Twelfth Sunday in Ordinary Time


“You are worth more than many sparrows” Painting by: Ronald Raab, CSC

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Dear Believers in Christ Jesus,

I recently sat at the bedside of an elderly couple married for 66 years. They were almost paralyzed by fear, the deep fear of one spouse losing the other. They were confused about their conversations with doctors and feared what the nursing home attendants were telling them. I reached into the oil of the Sacrament of the Sick and touched their foreheads and their fear with love and understanding.

Presence in darkness is a balm of hope. Jesus says that all will be revealed. This couple’s fear covered their day in darkness. Our conversation brought light. I wanted to shout from the rooftops that for a moment their fear dwindled on that summer afternoon.

Today’s gospel, Matthew 10:26-33, calls us into a deep trust. Jesus says that we are worth more than sparrows. During my conversation with the couple, I wanted them to see their value the way Jesus does, as much more than the tiny birds in the cage in the lobby. People get lost in old age and illness. People lose their way from divorce, mental impairment and a lack of insurance. Sometimes it is up to us to bring light and a simple presence to people.

We are all worth more than the sparrows. Sometimes we lose sight of our value when we can no longer fly free like the birds and feel the fresh air of the morning. Sometimes when our children betray us, when our bodies are stiff with arthritis, we no longer feel cared for or valued. We may feel Jesus forgets us when our money runs out and our ability to walk is gone.

Jesus says to all of us again, “Do not be afraid.” We find our freedom when we sing like birds in the Mass, when we pray through our fear, even in times of great darkness. Our prayer does not stop in our church. Our prayer is taken deep into the darkness of a nursing home with the drapes closed. Our prayer is taken into jail cells, to the starving people of the Sudan and into the centers where people recover from meth and heroine in our city. Our prayer, offered as light and hope, is seen well beyond our churchyard and the confines of our supper tables.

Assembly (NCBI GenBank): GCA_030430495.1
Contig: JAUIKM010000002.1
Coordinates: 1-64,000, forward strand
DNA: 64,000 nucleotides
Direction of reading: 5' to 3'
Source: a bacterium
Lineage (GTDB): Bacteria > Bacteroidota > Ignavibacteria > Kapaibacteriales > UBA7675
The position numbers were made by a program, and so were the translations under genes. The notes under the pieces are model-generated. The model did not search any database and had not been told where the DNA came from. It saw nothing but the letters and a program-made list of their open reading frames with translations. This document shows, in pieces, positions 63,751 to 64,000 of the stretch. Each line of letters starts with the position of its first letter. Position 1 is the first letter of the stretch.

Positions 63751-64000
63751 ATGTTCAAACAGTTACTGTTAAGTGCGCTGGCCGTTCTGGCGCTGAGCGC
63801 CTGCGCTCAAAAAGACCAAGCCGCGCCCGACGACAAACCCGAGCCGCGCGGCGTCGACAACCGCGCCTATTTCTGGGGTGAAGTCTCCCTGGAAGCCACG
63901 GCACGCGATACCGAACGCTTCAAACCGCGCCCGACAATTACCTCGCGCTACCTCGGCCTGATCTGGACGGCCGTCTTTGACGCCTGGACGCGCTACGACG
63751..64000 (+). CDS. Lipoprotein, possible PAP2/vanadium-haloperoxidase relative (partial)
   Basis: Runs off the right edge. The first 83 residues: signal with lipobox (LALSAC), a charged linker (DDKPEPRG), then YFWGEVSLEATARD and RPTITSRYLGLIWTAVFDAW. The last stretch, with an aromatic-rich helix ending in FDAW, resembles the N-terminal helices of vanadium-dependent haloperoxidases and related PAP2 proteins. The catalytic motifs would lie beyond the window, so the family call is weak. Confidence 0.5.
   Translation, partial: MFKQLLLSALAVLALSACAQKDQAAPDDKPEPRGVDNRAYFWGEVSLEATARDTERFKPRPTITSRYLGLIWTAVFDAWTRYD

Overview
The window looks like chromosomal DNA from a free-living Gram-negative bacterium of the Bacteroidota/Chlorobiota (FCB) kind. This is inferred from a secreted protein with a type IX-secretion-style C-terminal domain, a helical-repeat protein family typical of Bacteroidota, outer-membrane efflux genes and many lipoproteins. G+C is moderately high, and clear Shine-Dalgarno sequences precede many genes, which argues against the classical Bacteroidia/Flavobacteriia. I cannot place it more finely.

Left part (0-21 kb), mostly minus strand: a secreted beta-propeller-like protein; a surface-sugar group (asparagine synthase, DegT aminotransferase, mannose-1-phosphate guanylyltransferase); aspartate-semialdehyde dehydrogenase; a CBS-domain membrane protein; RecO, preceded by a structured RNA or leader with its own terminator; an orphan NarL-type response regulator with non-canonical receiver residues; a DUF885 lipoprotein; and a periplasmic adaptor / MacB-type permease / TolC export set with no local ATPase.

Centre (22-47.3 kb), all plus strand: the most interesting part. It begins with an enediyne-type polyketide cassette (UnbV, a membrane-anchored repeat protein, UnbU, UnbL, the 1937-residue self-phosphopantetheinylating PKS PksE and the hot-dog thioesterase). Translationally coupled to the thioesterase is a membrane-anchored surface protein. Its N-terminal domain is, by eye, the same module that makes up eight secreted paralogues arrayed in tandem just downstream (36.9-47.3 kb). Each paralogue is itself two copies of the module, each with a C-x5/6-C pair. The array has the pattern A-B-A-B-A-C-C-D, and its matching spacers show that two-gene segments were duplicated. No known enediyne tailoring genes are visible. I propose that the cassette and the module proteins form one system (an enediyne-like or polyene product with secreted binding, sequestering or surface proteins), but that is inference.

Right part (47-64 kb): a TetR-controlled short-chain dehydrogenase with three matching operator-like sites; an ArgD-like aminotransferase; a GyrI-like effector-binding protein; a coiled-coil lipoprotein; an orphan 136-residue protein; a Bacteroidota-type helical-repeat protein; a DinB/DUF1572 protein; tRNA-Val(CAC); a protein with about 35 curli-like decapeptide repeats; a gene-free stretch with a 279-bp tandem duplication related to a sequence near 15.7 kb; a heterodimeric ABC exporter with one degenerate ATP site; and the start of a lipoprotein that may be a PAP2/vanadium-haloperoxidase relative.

Our faith is lived deeply in our world. No matter our education, no matter how much money we have earned, no matter what neighborhood of our upbringing, we are called to extend our prayer deeply into the human condition. We do so because so many people need to know once again that they are cared for more than sparrows. Jesus shows his care through our efforts to help others.

How can you enter more deeply into Jesus’ care and tenderness for you? What do you need to admit to or let go of to discover whispers of hope from Jesus? What is concealed in your life that needs to be revealed? How are you being called to show others that God cares for them?


Fr. Ron

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